Once the safety drill is over, your Disney Cruise Line vacation begins in earnest. You can head to the upper decks and enjoy the sailaway party with Mickey and friends or hang out somewhere quieter like deck four if you don’t have a verandah stateroom or your own verandah if you do. Hubby opted for the party, while I relaxed on our verandah and watched the world go by. Once we reached Jetty Park, I knew it was time to hit the open ocean on our way to Nassau. There are always people waving goodbye to the ships at Jetty; it’s a perfect spot if you’re not sailing but want to watch the cruise ships go out. There’s also a nice beach, but it was chilly so there weren’t many people in the water other than a couple of brave polar bears.
After sail away, we headed to Pink, which is down in the District (the adult club area). Pink is a fun champagne bar decorated in soft tones, with lots of bubbles in which you can occasionally spot Dumbo. Our media group enjoyed beverages to kick off the trip. I went with the Ring of Bubbles, a pair of tasty champagnes that felt suitable celebratory for my 88th Disney cruise.
The Golden Mickeys was the show of the night; an especially fitting show, considering that it’s Oscar season. It’s a cute awards show with a typically Disney theme of believing in yourself and taking risks in order to achieve your dreams. It has a whirlwind selection of characters and familiar songs, including Snow White, Cruella deVil, Tarzan, Terk, Quasimodo, Mulan Stitch, and more. You can see it live in the theater before or after dinner, depending on your dining time, or on your stateroom TV, where it plays several times during the evening. Seeing it live is fun if you have kids, since they might be interviewed on the way in. The Walt Disney Theater is a spacious, comfy place to see the main shows. I particularly like being up in the balcony.
After the show, it was time to get ready for Remy, the most upscale of the two adults-only restaurants. It costs $85 per person to eat there, and you can add a wine pairing for an additional $150. Other upgrades include a special beef or caviar experience and, since it was truffle season, a truffle dinner. It was pricey, but I was intrigued and I adore truffles, so I decided to treat myself. They’re added to dishes from the main menus, and they made a nice little indulgence that I deemed a (very) early birthday present for myself.
If you stick with the main menu, you can opt for French or American cuisine. It rotates every six months, but at the moment there are options like lobster and veal, although with some of the most delicious and decadent chocolate desserts I’ve ever tasted. There’s also a cheese course that’s pure Heaven for a cheese fanatic like me.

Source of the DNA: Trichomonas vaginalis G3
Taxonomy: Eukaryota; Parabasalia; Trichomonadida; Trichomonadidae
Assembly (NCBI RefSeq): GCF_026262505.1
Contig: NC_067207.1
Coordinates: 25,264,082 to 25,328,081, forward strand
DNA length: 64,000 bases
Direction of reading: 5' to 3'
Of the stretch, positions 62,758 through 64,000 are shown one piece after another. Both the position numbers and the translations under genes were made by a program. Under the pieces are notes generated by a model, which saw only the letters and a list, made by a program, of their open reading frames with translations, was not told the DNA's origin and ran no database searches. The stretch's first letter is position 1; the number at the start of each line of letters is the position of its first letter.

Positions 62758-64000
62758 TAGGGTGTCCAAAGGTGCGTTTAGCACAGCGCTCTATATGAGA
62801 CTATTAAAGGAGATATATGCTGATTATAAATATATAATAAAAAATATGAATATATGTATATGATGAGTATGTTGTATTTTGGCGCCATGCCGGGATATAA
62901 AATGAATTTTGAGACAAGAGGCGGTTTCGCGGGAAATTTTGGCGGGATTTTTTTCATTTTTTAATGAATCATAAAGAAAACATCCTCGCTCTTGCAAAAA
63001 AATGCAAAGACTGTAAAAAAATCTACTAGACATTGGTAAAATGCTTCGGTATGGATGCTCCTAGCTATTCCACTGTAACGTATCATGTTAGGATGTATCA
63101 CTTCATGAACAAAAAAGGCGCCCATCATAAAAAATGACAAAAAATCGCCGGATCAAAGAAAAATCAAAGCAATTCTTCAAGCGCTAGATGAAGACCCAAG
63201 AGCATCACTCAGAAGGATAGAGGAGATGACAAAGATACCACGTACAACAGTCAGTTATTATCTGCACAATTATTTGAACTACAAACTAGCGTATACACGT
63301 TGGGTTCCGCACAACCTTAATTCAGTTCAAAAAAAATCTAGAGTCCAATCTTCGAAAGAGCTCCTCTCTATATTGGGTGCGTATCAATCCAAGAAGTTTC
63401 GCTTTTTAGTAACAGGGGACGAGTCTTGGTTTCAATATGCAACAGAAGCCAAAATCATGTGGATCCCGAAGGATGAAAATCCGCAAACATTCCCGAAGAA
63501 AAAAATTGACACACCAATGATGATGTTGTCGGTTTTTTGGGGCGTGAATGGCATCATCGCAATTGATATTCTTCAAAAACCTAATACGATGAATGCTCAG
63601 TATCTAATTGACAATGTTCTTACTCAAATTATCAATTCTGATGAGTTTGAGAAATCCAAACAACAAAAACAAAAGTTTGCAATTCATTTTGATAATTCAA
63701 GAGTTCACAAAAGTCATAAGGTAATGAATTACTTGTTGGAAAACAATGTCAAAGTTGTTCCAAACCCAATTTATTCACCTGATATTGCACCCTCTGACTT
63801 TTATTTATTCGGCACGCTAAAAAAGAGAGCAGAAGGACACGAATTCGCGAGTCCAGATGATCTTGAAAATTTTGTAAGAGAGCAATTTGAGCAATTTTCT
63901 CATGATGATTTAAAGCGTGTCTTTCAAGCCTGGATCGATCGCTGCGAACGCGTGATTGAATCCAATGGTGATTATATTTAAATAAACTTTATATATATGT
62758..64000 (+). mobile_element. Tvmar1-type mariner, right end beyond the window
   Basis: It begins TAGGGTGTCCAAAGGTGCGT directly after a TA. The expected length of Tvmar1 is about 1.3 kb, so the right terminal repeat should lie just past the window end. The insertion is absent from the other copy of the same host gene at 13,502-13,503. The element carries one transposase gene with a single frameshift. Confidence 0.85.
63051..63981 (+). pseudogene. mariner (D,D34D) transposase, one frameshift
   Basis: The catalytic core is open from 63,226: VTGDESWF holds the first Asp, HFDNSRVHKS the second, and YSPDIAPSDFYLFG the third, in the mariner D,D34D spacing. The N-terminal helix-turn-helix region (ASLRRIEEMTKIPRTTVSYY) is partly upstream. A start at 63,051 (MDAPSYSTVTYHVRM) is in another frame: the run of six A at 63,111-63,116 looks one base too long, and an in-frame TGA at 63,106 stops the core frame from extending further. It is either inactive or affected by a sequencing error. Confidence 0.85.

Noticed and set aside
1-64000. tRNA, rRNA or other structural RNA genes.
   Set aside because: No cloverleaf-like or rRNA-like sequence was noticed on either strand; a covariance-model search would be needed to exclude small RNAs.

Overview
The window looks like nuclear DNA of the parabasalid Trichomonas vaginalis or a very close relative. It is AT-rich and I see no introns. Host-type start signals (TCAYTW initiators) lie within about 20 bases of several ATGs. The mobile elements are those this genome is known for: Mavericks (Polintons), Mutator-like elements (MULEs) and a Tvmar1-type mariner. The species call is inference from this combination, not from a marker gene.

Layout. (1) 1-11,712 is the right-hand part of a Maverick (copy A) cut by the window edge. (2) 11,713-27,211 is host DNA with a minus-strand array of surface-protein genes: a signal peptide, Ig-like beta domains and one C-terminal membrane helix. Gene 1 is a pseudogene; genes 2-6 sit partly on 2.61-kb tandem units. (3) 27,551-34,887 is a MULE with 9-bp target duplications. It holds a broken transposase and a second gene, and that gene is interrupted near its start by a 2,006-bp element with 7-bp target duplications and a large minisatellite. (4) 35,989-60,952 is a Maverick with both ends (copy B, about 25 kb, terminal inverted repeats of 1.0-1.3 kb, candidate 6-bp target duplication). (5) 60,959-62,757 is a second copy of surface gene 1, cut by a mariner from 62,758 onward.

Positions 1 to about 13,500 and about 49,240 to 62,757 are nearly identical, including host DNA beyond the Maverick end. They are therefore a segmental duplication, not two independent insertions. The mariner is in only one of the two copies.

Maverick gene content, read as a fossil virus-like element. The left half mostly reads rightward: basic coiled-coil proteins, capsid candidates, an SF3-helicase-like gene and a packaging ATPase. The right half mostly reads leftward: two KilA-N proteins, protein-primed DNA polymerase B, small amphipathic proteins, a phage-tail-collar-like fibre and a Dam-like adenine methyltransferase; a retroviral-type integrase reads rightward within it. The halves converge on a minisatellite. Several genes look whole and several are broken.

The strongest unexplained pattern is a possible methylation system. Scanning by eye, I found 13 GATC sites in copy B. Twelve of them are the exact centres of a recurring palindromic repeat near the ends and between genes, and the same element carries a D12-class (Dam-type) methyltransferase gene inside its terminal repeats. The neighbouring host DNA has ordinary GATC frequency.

One of the chefs who creates the Remy American menu is from Victoria and Albert’s at the Grand Floridian, and the restaurant is pretty much V&A at sea. It doesn’t have the V&A coffee pots (no open flames allowed on the ship), but purses do get their very own stool. Watch for an article that goes into more depth on Remy coming up when I return to shore.
Hubby thoroughly enjoyed his wine pairing, and I had a glass with my meal, as well as some port to accompany the cheese. The serving sizes are small enough so you don’t get overwhelmed by the seemingly neverending stream of courses. Don’t think you’re done at dessert time; you’ll also get some sweets to take with you.
There were some late night activities, but after a Remy meal we were in no condition to do anything but waddle back to our stateroom and settle in for the night. The ship had been rocking a bit earlier in the evening, but it was smooth as glass by bedtime. I actually like a little sway because it rocks me to sleep, but I honestly wouldn’t have know that I was out on the ocean if it wasn’t for the view through my verandah doors. By the way, a hint if you don’t like the motion or are prone to seasickness: the lower decks get less motion, so don’t book a stateroom on the upper decks. Think of the ship as a giant upside down pendulum. The sway is mainly at the top. Also, you get more motion forward than aft, and midship has the least amount. Of course, the Dream has stabilizers so you really won’t get a lot of motion anyway unless the weather is crazy.
Our first day was over all too quickly, but we hit our pillows looking forward to a new day ahead in Nassau. Check in soon for the next part of my weekend on the Disney Dream trip report. You’ll find part one here.